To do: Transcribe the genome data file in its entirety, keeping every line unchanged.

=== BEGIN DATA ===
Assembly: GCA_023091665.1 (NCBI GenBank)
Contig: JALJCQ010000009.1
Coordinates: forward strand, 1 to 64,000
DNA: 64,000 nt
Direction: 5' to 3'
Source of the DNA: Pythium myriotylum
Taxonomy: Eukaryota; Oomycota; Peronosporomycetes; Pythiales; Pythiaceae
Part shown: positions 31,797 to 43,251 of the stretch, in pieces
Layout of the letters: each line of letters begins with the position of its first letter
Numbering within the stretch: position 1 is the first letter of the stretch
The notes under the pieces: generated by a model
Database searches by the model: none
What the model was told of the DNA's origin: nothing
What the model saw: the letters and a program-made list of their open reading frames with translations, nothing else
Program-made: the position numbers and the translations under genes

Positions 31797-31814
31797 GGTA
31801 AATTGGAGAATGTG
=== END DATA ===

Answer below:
Assembly: GCA_023091665.1 (NCBI GenBank)
Contig: JALJCQ010000009.1
Coordinates: forward strand, 1 to 64,000
DNA: 64,000 nt
Direction: 5' to 3'
Source of the DNA: Pythium myriotylum
Taxonomy: Eukaryota; Oomycota; Peronosporomycetes; Pythiales; Pythiaceae
Part shown: positions 31,797 to 43,251 of the stretch, in pieces
Layout of the letters: each line of letters begins with the position of its first letter
Numbering within the stretch: position 1 is the first letter of the stretch
The notes under the pieces: generated by a model
Database searches by the model: none
What the model was told of the DNA's origin: nothing
What the model saw: the letters and a program-made list of their open reading frames with translations, nothing else
Program-made: the position numbers and the translations under genes

Positions 31797-31814
31797 GGTA
31801 AATTGGAGAATGTG